New Cultural Tradition and Human Rights
October 14,2014   By:CSHRS

DONG Zhenghua


"Cultural Tradition and Human Rights" makes a good topic. Among the multiple strands and leads in the profound traditional Chinese culture, which are related to human rights? Recent years has witnessed overseas publication of numerous monographs on the positive influence of several thoughts harbored in traditional Confucian culture on modern concepts of human rights. However, the influence on human rights by the new culture formed over the past century, especially since the May Fourth Movement, has been insufficiently dealt with. On contrast, downright derogation or even negation on the new culture campaign has been incessantly heard. Admittedly, this is the backwash of continuous "criticizing Confucius" and "breaking from the tradition" over a long period of time. However, in no way should we overlook the significant influence of new culture campaign on dissemination of human rights concepts in China and formation of Chinese human rights theory and practice. The exploration started over 100 years ago is the very origin of Chinese human rights, and an invaluable heritage left by the pioneers of modernization campaign. It remains a topic wanting further exploration to straighten out the relationship between the new cultural tradition and human rights and to draw lessons from the criticism of old traditions and cultures and introduction of contemporary human rights from the west. The thesis is an attempt.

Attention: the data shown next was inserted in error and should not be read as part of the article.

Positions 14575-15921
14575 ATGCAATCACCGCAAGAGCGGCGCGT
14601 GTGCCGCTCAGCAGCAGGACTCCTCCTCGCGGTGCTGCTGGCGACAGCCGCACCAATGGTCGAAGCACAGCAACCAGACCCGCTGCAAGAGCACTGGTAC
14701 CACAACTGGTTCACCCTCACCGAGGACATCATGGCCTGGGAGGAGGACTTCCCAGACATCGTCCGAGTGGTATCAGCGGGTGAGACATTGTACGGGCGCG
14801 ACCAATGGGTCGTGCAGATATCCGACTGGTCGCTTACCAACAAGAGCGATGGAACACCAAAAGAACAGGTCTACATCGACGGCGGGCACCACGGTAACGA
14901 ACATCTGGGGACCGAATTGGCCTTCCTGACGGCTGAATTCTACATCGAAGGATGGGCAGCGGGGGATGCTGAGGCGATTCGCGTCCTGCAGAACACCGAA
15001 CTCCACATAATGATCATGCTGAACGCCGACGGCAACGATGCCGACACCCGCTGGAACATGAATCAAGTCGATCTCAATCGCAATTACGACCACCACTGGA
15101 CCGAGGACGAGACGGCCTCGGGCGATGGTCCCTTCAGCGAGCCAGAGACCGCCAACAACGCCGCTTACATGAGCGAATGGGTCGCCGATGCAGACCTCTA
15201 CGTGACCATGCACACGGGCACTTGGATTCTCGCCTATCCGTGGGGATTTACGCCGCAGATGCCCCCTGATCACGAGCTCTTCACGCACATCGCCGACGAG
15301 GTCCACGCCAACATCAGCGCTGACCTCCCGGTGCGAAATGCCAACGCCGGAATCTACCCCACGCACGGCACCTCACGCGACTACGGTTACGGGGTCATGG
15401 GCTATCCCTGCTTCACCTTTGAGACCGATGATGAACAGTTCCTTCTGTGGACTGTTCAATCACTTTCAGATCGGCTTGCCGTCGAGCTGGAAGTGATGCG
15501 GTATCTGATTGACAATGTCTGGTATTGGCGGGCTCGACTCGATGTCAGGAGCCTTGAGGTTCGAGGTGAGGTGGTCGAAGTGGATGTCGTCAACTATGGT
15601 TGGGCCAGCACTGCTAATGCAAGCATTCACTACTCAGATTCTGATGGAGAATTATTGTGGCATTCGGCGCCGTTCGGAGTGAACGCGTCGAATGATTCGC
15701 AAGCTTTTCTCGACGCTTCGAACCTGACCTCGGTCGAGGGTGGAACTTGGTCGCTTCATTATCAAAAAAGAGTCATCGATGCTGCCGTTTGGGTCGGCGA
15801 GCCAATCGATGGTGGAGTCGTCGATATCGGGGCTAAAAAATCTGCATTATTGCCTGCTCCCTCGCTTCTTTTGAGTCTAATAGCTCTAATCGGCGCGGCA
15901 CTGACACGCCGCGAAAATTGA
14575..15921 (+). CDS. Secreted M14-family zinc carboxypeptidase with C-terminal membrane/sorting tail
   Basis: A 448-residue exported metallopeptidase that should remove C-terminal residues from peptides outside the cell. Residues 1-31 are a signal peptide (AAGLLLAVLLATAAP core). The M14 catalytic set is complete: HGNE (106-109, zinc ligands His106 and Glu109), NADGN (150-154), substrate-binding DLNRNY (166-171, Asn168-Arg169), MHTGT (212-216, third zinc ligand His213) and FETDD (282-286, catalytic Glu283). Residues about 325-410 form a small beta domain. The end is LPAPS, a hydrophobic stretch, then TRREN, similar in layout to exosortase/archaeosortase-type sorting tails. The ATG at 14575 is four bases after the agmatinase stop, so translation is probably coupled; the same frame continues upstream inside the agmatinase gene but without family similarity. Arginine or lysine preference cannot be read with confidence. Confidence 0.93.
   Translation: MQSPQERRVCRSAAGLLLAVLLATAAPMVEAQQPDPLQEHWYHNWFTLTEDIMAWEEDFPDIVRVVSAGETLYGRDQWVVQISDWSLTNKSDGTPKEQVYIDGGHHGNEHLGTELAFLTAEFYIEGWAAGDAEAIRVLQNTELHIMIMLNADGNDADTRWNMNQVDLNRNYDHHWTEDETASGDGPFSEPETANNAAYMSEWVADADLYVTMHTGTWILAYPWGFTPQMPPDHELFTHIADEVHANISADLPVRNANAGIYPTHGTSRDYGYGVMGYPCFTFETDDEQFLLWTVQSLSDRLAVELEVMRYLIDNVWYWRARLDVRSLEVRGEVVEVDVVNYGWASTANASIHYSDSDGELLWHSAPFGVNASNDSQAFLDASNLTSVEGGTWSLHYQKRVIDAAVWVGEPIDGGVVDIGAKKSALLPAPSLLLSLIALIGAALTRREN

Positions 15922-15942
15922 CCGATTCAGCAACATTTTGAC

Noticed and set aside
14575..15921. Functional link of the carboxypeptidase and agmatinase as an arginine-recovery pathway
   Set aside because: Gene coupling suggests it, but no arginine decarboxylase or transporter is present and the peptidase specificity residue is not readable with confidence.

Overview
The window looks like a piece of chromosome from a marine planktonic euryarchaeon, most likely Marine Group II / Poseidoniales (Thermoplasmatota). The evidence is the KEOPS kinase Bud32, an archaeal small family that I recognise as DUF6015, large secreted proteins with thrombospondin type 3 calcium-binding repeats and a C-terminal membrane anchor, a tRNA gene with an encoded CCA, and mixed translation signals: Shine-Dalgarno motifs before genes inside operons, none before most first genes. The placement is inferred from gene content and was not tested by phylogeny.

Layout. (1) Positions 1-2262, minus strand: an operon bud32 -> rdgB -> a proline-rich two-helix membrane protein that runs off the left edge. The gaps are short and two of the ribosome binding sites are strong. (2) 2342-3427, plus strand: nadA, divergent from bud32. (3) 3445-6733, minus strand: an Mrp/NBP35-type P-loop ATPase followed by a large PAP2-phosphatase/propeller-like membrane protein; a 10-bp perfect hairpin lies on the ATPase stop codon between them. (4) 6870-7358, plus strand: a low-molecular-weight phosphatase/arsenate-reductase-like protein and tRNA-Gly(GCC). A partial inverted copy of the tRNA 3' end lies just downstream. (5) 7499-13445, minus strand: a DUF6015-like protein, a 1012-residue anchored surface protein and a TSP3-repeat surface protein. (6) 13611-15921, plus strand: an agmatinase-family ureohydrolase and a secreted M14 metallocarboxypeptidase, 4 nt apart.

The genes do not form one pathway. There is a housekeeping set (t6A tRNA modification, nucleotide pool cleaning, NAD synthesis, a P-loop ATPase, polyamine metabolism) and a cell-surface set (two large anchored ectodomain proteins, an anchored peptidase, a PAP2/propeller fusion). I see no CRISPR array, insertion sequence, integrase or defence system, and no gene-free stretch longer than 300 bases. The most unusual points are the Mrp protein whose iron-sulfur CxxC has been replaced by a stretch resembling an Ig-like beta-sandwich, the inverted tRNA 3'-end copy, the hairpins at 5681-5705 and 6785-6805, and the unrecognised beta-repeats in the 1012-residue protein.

Existent research has pointed out that, despite the early germination of human rights concept, its definitive concept is not ancient; instead, it is the result of gradual development in late Middle Ages in West Europe against the concrete historical and social conditions. Pre-modern Western traditions has many factors contributing to the rise of modern human rights concept, as well as many against it, such as religious intolerance and persecution of heresies, slavery, serfdom, bureaucratic privileges, autocratic monarchy, divine right of kings and so on. Likewise, there was no human rights concept in the traditional oriental cultures. "Uphold the ways of the heaven and eliminate mortal desires" advocated by the Confucian School, and the political culture and ethics like the three cardinal guides (i.e., ruler guides subject, father guides son and husband guides wife) and the five constant virtues (benevolence, righteousness, propriety, wisdom and fidelity) implemented by rulers of dynasties in social and political life, all made it impossible for human rights concept to germinate in pre-modern China. Instead, infestation of oppressive rights, like the authority of the monarch, the gentry, the clan and the husband. However, this doesn't mean that the cultural tradition of China is completely against human rights. For instance, the people-privilege thought, the people-orientation thought, the belief of human kindness by nature, "Don't do unto others what you don't want others do unto you." and the thought of world community--"all under heaven are one family" and etc. are all in concord with human rights.